Author Topic: Any opinions on roofstock.com  (Read 12293 times)

frankied

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Any opinions on roofstock.com
« on: March 04, 2016, 09:24:02 AM »
First time poster here!

At the moment I'm 100% in the stock market ( I'm at about 350k now). I've been thinking to diversify a little for the past two years and concluded that a single family home would be a great way to do that. But I've never done it mostly for lack of time and convenience. I live in the bay area so there is no way I would buy something around where I live, which complicates the process.

I've recently stumbled on roofstock.com which seems really great to solve my issues. They claim to make investing in a single family home as easy as investing in the stock market. Does anyone have any experience with them? I'd love to hear your opinions.

bacchi

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Re: Any opinions on roofstock.com
« Reply #1 on: March 04, 2016, 10:13:31 AM »
Gosh, first time poster, since you asked, and you're not really here driving traffic to that site: Don't Do It. Why would you reduce your return by letting someone else take a cut? It's the same as hiring a financial adviser and paying a 1% wrap fee...for an investment in one equity.

Bad idea. Buy a REIT if you want real estate exposure.

not_a_trex

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Re: Any opinions on roofstock.com
« Reply #2 on: March 04, 2016, 11:01:00 AM »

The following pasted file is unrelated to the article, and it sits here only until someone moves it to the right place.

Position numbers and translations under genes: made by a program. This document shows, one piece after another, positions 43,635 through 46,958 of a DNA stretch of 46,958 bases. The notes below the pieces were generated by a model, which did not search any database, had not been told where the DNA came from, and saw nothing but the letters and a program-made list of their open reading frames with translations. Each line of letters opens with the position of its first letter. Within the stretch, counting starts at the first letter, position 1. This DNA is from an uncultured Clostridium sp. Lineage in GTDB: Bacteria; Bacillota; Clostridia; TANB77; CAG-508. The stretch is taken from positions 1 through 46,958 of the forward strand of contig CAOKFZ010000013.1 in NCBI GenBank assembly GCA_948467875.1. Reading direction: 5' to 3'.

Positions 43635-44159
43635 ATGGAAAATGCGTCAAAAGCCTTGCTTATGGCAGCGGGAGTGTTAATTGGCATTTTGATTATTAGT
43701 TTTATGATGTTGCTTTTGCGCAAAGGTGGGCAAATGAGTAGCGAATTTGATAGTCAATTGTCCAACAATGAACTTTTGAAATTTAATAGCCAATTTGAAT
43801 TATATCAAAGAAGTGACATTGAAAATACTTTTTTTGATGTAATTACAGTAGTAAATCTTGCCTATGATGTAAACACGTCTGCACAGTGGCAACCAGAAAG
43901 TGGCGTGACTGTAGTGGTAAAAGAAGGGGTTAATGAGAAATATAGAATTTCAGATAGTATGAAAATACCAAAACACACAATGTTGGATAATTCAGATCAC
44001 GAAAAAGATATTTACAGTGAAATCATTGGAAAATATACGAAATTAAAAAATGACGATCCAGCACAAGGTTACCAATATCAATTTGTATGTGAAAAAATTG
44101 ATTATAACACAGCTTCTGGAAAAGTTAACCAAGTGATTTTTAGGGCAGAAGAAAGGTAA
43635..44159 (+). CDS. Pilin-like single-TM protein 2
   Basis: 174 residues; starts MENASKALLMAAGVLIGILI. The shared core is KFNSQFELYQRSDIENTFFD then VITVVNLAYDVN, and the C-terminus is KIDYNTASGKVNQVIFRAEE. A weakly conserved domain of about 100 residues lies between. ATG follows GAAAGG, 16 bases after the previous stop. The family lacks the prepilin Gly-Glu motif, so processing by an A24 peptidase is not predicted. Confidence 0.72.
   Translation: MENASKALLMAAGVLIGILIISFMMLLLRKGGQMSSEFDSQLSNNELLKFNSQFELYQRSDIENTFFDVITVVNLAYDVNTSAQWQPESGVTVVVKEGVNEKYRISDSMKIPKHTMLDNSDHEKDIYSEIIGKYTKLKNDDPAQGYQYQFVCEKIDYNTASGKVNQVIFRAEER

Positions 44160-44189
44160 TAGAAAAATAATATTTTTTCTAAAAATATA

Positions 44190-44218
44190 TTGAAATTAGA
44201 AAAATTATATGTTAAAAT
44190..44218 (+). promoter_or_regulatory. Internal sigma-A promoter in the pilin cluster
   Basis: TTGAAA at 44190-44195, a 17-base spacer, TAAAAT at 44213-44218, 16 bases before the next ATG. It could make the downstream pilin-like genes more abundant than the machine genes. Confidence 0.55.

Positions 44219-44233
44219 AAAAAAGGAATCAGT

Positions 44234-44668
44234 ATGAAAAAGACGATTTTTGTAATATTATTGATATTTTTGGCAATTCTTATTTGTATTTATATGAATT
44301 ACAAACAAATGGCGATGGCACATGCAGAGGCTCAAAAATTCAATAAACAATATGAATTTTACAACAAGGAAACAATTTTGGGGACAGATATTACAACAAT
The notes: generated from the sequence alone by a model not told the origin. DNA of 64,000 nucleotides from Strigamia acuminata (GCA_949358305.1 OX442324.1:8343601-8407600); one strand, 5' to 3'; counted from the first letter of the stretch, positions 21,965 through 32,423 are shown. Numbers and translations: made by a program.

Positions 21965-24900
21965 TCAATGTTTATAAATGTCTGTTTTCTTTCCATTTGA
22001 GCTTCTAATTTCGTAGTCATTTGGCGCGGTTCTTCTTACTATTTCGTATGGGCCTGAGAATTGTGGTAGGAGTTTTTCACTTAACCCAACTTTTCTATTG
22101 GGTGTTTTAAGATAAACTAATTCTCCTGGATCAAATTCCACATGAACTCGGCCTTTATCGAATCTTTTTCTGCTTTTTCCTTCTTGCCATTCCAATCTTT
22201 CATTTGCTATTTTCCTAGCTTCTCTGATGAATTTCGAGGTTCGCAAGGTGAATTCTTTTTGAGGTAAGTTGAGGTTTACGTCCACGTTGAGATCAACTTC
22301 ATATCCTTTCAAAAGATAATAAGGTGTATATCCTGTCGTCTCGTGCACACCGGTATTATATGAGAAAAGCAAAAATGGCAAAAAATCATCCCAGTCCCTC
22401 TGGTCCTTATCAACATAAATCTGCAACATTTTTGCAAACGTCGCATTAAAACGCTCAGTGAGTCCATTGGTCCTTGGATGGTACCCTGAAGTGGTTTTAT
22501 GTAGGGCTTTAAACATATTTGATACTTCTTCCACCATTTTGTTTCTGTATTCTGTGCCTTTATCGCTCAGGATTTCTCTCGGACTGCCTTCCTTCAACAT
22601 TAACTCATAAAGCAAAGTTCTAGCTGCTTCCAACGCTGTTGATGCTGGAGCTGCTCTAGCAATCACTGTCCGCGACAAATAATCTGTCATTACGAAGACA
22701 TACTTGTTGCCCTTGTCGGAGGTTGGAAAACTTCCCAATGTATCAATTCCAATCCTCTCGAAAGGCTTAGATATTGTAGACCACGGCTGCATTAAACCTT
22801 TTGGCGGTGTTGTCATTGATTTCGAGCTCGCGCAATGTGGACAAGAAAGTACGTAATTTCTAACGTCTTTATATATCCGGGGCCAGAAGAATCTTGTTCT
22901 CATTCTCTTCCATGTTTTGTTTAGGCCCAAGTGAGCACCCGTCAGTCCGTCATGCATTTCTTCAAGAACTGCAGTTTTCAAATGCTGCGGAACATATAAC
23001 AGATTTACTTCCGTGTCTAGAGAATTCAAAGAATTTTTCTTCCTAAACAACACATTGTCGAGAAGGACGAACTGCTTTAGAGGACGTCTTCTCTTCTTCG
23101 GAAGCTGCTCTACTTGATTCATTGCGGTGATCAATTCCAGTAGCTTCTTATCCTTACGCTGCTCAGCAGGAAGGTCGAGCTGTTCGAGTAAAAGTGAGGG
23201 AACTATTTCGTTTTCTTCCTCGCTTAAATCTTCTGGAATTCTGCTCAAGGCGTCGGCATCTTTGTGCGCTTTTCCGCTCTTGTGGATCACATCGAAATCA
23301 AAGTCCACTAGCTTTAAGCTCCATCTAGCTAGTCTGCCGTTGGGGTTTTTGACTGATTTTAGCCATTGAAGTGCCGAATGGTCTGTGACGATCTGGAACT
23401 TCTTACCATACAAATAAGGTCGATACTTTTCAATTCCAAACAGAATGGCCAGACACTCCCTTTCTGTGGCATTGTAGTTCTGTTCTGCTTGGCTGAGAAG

Why would you reduce your return by letting someone else take a cut? It's the same as hiring a financial adviser and paying a 1% wrap fee...for an investment in one equity.

You basically do this when you hire a property manager. There are several reasonable answers to hiring a PM (remote, unable to manage property, convenience...). And a realtor takes a % cut too, regardless of the work involved in getting a house.

I peeked at their website. It looks like they're a turnkey investment company. Their numbers for investment gains looked awfully nice. Too bad they didn't mention repair fees or a lot of the other variable costs that go into managing a house. You might find some winners, you might not. But before you get into finding a great deal from them, how much do you know about real estate? Do you know what a good deal looks like?

At the moment I'm 100% in the stock market ( I'm at about 350k now).
Have you looked at bonds at all? Do you hold international stocks? Those are other great avenues to diversify with.

Jakerado

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Re: Any opinions on roofstock.com
« Reply #3 on: March 05, 2016, 01:01:46 AM »
You basically do this when you hire a property manager. There are several reasonable answers to hiring a PM (remote, unable to manage property, convenience...). And a realtor takes a % cut too, regardless of the work involved in getting a house.
At least the property manager adds value(in theory)...a financial manager doesn't add any value in practice, though that's getting a bit off topic =)

Quote